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Recall Elections

CALIFORNIA | LOCAL
May 13, 1999
One day after Bell Gardens voters removed the council majority, the leader of the recall drive said Wednesday she expects an end to the bitter feuding that has split the city into warring factions. "I have faith that someday we can all work together," said Councilwoman Maria Chacon, the controversial activist who helped launch the recall drive against three other council members.
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CALIFORNIA | LOCAL
September 15, 2003 | Stuart Pfeifer, Times Staff Writer
Steve Rodermund, who wants to be Orange County's permanent registrar of voters, is having something of a job tryout next month. Rodermund, the interim registrar, is overseeing the county's portion of California's unprecedented gubernatorial recall election Oct. 7 and says the county will be ready. Last week, his office shipped out the first batch of absentee and sample ballots to the more than 1.3 million registered county voters.
CALIFORNIA | LOCAL
September 29, 1989 | MARK LANDSBAUM, Times Staff Writer
Petitions bearing 12,001 signatures were filed at Mission Viejo City Hall on Thursday to recall City Councilman Robert A. Curtis, who maintains that he is the target of "a blatant power play by a large developer." If at least 7,770 of the signatures are verified as valid, a special election probably will be called some time between late February and early April next year, City Clerk Ivy J. Zovel said.
CALIFORNIA | LOCAL
September 2, 2003 | Allison Hoffman
There are several ways to request an absentee ballot. The application is included in the sample ballot pamphlets mailed out by county elections officials to registered voters several weeks before the election. Voters in some counties, including Los Angeles, can print absentee ballot application forms from county elections Web sites. Those forms must be mailed to the registrar.
CALIFORNIA | LOCAL
September 21, 2003 | Allison Hoffman
County officials aren't sure, partly because no one knows if all 135 candidates will remain on the ballot if the election is delayed. If all the candidates stay in the race, then counties might have to print extra ballot pages. In Los Angeles County, officials said they might have to lease additional voting machines to accommodate both the recall and the presidential primary election. But counties estimate that they have already spent as much as $35 million on the special election.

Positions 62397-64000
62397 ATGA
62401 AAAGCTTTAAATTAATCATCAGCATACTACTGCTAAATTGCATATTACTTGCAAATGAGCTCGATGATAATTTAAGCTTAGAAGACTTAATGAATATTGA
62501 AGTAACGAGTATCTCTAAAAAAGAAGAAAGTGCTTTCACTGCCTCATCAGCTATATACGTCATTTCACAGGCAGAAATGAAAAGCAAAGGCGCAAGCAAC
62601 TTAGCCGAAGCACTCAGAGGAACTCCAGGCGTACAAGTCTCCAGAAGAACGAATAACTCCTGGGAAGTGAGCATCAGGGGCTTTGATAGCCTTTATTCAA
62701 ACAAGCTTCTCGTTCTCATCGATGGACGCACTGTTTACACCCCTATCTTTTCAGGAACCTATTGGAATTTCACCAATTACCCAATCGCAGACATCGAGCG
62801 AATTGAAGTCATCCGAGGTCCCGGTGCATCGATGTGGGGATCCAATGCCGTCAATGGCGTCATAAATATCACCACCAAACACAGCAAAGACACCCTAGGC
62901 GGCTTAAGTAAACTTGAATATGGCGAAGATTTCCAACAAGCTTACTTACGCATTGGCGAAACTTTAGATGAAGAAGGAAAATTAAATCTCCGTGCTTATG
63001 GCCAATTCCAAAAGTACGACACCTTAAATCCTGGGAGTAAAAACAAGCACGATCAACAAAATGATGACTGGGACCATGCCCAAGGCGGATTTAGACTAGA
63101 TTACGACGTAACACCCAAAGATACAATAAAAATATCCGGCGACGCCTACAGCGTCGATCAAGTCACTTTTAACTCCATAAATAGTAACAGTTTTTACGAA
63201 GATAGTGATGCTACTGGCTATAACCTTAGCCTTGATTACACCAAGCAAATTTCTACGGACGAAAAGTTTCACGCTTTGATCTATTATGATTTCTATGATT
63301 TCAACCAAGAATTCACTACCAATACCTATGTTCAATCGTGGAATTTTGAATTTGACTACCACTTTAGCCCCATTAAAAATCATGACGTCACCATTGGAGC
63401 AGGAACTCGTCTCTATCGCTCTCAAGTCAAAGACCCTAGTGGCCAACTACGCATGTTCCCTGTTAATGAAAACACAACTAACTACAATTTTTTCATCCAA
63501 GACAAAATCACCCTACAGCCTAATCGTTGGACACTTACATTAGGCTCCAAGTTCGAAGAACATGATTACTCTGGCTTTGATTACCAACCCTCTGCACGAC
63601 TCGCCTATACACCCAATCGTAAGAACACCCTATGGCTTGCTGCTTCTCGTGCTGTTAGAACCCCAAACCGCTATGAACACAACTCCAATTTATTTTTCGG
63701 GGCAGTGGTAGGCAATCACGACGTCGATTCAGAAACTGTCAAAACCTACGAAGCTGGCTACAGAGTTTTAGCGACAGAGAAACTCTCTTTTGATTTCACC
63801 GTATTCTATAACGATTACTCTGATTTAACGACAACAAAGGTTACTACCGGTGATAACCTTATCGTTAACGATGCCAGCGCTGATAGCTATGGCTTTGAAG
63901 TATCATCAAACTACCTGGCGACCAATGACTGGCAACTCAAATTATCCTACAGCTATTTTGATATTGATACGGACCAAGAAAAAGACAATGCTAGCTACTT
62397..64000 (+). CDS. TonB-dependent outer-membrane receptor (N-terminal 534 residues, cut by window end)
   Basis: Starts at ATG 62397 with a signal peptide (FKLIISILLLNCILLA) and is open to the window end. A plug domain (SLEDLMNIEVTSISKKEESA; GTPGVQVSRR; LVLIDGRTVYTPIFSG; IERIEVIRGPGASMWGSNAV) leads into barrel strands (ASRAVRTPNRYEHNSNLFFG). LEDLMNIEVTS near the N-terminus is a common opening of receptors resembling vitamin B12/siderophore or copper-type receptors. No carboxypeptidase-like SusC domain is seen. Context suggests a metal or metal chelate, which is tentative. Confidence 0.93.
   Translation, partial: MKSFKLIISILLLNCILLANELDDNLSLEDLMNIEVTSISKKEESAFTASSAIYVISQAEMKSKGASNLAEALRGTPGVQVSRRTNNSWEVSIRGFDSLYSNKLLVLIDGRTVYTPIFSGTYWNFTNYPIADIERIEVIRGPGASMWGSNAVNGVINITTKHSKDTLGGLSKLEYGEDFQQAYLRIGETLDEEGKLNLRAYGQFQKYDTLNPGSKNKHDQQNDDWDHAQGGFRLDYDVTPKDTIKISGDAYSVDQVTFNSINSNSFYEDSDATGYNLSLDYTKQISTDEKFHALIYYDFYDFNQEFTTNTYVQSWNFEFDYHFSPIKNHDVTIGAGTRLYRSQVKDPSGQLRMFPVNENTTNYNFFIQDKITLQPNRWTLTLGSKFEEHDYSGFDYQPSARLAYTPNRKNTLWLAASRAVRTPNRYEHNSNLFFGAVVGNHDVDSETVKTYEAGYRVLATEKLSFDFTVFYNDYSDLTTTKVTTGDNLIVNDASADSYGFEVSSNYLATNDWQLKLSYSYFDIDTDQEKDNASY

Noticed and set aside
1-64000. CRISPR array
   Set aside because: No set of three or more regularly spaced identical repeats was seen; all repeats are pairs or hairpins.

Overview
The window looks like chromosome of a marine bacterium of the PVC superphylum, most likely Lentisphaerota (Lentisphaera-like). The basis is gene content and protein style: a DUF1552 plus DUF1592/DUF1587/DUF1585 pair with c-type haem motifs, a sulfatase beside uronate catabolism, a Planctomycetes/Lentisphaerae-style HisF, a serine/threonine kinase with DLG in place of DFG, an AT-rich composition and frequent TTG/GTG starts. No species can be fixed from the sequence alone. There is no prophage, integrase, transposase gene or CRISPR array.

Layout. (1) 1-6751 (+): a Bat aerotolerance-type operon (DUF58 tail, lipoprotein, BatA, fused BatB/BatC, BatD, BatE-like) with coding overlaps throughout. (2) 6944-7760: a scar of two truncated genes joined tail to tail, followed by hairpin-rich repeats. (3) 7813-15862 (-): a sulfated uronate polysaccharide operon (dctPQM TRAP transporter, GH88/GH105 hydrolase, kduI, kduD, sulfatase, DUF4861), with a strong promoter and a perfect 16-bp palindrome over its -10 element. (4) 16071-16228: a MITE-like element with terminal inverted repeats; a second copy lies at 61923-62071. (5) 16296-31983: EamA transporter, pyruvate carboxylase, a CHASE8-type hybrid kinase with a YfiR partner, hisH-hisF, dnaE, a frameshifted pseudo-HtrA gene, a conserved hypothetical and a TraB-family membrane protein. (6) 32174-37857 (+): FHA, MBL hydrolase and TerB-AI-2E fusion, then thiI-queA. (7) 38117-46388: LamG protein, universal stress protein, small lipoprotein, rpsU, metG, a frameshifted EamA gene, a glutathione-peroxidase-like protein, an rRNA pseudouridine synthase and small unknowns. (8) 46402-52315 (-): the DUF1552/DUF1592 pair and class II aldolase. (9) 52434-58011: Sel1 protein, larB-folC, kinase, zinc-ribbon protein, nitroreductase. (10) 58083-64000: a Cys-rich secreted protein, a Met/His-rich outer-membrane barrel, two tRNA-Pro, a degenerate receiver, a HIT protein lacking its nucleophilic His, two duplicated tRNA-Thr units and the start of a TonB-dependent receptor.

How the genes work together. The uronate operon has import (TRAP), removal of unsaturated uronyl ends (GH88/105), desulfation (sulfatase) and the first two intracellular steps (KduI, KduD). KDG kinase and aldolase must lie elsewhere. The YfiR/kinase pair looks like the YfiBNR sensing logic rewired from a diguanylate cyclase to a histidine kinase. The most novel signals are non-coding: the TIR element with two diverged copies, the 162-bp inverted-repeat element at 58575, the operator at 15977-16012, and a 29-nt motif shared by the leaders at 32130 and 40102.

CALIFORNIA | LOCAL
June 18, 2003 | Michael Finnegan, Times Staff Writer
After months of refusing to say whether they might run to replace Gov. Gray Davis in a recall election, two leading Democratic contenders said Tuesday that they would not join the race if it occurs, offering Davis the first hint of party unity he has sought to save him from getting tossed out of office. Davis and his allies continue to hope they can keep the recall off the ballot. But the announcements by Atty. Gen.
NEWS
March 26, 1994 | JOHN SCHWADA, TIMES STAFF WRITER
State Sen. David A. Roberti (D-Van Nuys) is holding a wide lead in his fight to beat back an April 12 recall election that has been largely organized by firearms rights advocates and is being closely watched nationally as a referendum on gun control. A Times poll conducted March 19-24 found that among 1,151 potential voters in his San Fernando Valley district, Roberti holds a 40% to 22% advantage.
CALIFORNIA | LOCAL
October 24, 2002 | Daniel Yi, Times Staff Writer
Santa Ana Unified School District officials Wednesday moved the recall election of trustee Nativo V. Lopez to Feb. 4, three weeks ahead of the originally scheduled date. They switched the date in hopes of holding the special election on the same date as an anticipated election to fill a county supervisorial seat, which could save the school district tens of thousands of dollars. District officials said they learned Wednesday that the Orange County registrar of voters had picked Feb.
CALIFORNIA | LOCAL
August 19, 2003 | Jean Guccione, Times Staff Writer
A federal judge delayed until Wednesday a decision on whether to postpone the gubernatorial recall election until March, when six urban counties, including Los Angeles, are expected to have new, more reliable voting machines. Lawyers for the American Civil Liberties Union of Southern California are seeking to block the use of punch-card ballots in the Oct. 7 election, arguing that the equipment is too error-prone.
CALIFORNIA | LOCAL
August 27, 2003 | Joel Rubin
For one thing, the threshold to become a candidate was fairly low. A California resident needed only to collect 65 valid nomination signatures from members of his or her political party and pay a $3,500 administrative filing fee. Democratic and Republican hopefuls could forgo paying the filing fee if they collected 10,000 additional signatures.
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